It is only after the results are known on May 16 that analysts will be in a position to judge the efficacy of the Congress strategy. People vote in elections on the strength of different impulses but there is always a retrospective rationale attached to their vote. If the Congress comes out well, Manmohan’s combative press conferences will be pronounced a “masterstroke”; if the BJP does better, it will be praised for luring the Congress into battling on its own agenda.

Last week, in one of her campaign speeches, Sonia Gandhi argued that the election was an “ideological battle” between the Congress and BJP. The point has been driven home in some of the Amar-Akbar-Antony type advertisements issued by the Congress. The implication of such messages and the surrogate advertisement involving the “hand” of film stars is that the BJP will destroy the syncretic soul of India.

Like the astonishing assertion that Manmohan is cast in the saintly mould and comparable to Mahatma Gandhi, the so-called ideological battle has a clear cut purpose. It is an out-and-out diversionary ploy aimed at ensuring that bread-and-butter issues don’t dominate the campaign. It is paradoxical that rather than painting him as a wizard economist who can turn India into a subcontinental paradise in a world of economic uncertainty, the Congress would rather project the Prime Minister as a quiet, but steely politician. In short, the Congress wants to repackage Manmohan as a politician rather than a mere technocrat. This is precisely why they have chosen to keep the UPA’s five year record in the background. It would rather debate a nine-year-old hijack (which, surprisingly, didn’t feature in the 2004 campaign) than the present state of the economy. The reasons are self-evident.

Last Friday, Oxford Economics, an international consultancy, projected that India’s GDP growth for 2009 would be around 3.4 per cent—a far from the “little less than 7 per cent” the Prime Minister claimed in Mumbai on April 13. The figure is lowered than the 4 per cent growth projected by the World Bank and the 4.3 per cent estimated by the OECD.

In a similar vein, while the likes of Manmohan and P. Chidambaram have been confidently asserting that the “fundamentals” of the Indian economy are strong and relatively insulated from global pressures, the chief economic adviser to the Finance Ministry Arvind Virmani confessed on April 11 in Bangalore that it was “absolutely essential to counter the worst recession in 60 years.”

The most immediate impact of this has been on the employment front. Each day brings horror stories of mass dismissals from companies which have hitherto been held up as India’s pride. Infosys shed 2,100 jobs in April in pursuance of what it somewhat heartlessly called a “zero tolerance” of inefficiency. Jet Airways, whose sacking of 1,000 staff last October prompted national indignation, will close down its ticketing offices. Some top companies have imposed a 15 to 20 per cent pay cut across the board. These pieces of high-profile bad news have been buried in the inside pages of newspapers and mentioned in passing by the electronic media. Together they have received less attention than Priyanka Gandhi’s observations of brother Rahul’s real post-poll alignments.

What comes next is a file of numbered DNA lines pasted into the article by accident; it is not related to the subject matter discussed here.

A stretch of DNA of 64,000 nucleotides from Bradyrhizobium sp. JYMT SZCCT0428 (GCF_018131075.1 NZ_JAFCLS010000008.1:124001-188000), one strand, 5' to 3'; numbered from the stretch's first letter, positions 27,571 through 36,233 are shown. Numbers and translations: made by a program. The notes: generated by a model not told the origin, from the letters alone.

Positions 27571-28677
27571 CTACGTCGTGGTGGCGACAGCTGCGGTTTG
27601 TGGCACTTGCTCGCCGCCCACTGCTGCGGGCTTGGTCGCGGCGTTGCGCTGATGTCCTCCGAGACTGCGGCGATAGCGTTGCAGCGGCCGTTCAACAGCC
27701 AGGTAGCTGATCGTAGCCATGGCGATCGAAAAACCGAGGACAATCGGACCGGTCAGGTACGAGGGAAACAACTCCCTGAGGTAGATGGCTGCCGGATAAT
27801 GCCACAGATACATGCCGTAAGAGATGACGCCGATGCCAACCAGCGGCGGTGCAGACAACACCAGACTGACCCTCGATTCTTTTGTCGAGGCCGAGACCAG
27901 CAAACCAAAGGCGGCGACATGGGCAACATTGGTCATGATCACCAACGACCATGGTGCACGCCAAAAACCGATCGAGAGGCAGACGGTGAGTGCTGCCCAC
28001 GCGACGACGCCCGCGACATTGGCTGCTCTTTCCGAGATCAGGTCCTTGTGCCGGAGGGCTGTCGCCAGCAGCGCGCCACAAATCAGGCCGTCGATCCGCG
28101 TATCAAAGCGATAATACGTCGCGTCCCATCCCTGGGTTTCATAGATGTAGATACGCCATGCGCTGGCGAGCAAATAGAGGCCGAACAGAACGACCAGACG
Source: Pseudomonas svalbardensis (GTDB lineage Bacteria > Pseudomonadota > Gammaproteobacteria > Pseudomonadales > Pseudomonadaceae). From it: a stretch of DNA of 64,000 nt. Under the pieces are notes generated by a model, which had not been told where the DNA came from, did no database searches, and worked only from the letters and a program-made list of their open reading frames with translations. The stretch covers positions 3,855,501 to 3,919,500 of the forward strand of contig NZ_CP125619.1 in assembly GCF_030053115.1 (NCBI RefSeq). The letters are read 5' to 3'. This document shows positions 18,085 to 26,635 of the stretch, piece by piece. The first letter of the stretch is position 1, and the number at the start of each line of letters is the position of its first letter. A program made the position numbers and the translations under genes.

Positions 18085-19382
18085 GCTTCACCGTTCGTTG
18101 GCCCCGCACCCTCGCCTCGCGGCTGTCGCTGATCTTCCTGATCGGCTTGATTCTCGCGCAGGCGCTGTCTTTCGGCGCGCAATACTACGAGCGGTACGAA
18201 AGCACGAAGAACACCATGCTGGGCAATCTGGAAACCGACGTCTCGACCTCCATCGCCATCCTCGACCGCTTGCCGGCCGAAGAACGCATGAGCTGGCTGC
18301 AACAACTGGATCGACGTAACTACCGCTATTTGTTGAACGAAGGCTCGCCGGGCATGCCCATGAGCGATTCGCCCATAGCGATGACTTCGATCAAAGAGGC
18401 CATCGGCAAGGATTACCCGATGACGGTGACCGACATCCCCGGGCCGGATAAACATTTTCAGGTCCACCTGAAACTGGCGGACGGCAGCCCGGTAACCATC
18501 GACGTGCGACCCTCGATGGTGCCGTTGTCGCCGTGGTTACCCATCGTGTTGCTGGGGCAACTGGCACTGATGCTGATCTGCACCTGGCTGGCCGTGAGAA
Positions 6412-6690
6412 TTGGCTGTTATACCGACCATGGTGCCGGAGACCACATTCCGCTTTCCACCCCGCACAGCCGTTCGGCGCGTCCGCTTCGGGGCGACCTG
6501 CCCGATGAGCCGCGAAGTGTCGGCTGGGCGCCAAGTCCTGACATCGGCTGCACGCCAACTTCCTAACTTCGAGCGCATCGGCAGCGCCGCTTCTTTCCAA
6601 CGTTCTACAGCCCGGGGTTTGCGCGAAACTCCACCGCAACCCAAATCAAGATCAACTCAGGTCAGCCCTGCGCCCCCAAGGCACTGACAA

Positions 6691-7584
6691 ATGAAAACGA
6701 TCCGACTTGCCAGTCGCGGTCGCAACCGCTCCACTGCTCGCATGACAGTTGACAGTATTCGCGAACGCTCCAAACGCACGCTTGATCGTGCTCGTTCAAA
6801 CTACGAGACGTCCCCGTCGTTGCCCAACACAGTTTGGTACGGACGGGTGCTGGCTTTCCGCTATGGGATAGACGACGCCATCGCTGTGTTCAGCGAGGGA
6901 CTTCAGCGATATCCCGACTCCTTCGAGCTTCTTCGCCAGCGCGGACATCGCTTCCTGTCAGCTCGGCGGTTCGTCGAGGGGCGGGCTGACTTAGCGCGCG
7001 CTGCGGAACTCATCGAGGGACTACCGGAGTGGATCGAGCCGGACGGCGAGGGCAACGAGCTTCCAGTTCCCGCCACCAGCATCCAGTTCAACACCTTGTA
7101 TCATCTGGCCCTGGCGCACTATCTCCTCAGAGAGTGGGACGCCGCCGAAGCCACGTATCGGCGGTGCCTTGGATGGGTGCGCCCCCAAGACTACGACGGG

There is no point going on about the media’s lapses. The media isn’t fighting elections; it is battling for eyeballs. The fault lies with the political class. True, the BJP has issued print and radio advertisements on the growing loss of hope but this has not been accompanied by a relentless assault on the Congress for mismanaging the economy to the extent that some 1.5 crore jobs have been shed in the past eight months or so. Advani is not naturally at ease with economic issues but you don’t need to have dined at the High Table of Nuffield College, Oxford, to put a political spin on economic mismanagement.

The Prime Minister’s knowledge of economics is not a matter of any dispute. What is in doubt is his sense of compassion. Throughout the crisis—over which he remains in denial—he has not thought it fit to utter even lip sympathy for those whose Incredible India crashed amid high interest rates, deflation with soaring food prices, an unacceptably high fiscal deficit and wasteful expenditure. He has not thought it fit to even appoint a Finance Minister for five months.

The real charge against Manmohan and the owners of his party is not that they are weak but that they are callous and heartless. In this climate of fear, the Congress has issued a new advertisement which proclaims Josh. It is the nearest Indian equivalent to Marie Antoinette suggesting they have cake.

Wars, it is said, are too important to be left to generals. The economy is far too strategic to be left to an economist.

Sunday Pioneer, April 19, 2009

Thursday, April 16, 2009

Politics, Good and Bad (April 17, 2009)

The Congress is either in denial or in Cloud-Cuckoo-Land

By Swapan Dasgupta

It has become customary for an alienated intelligentsia and sanctimonious editorial class to berate the absence of “real issues” from the election campaign. TV anchors who go gush-gush over Priyanka Gandhi’s sombre pronouncements on brother Rahul’s likely post-poll alliances have habitually snubbed bewildered party spokespersons for failing to rise above something called “petty politics”. Young op-ed writers, fresh out of some American college, have drawn unfavourable comparisons between the discordant din of rival candidates and the focussed approach of their latest poster boy, President Barack Obama. “Why can’t we have leaders like Obama?” is a question often encountered among those who measure success through the per capita distribution of modern shopping malls.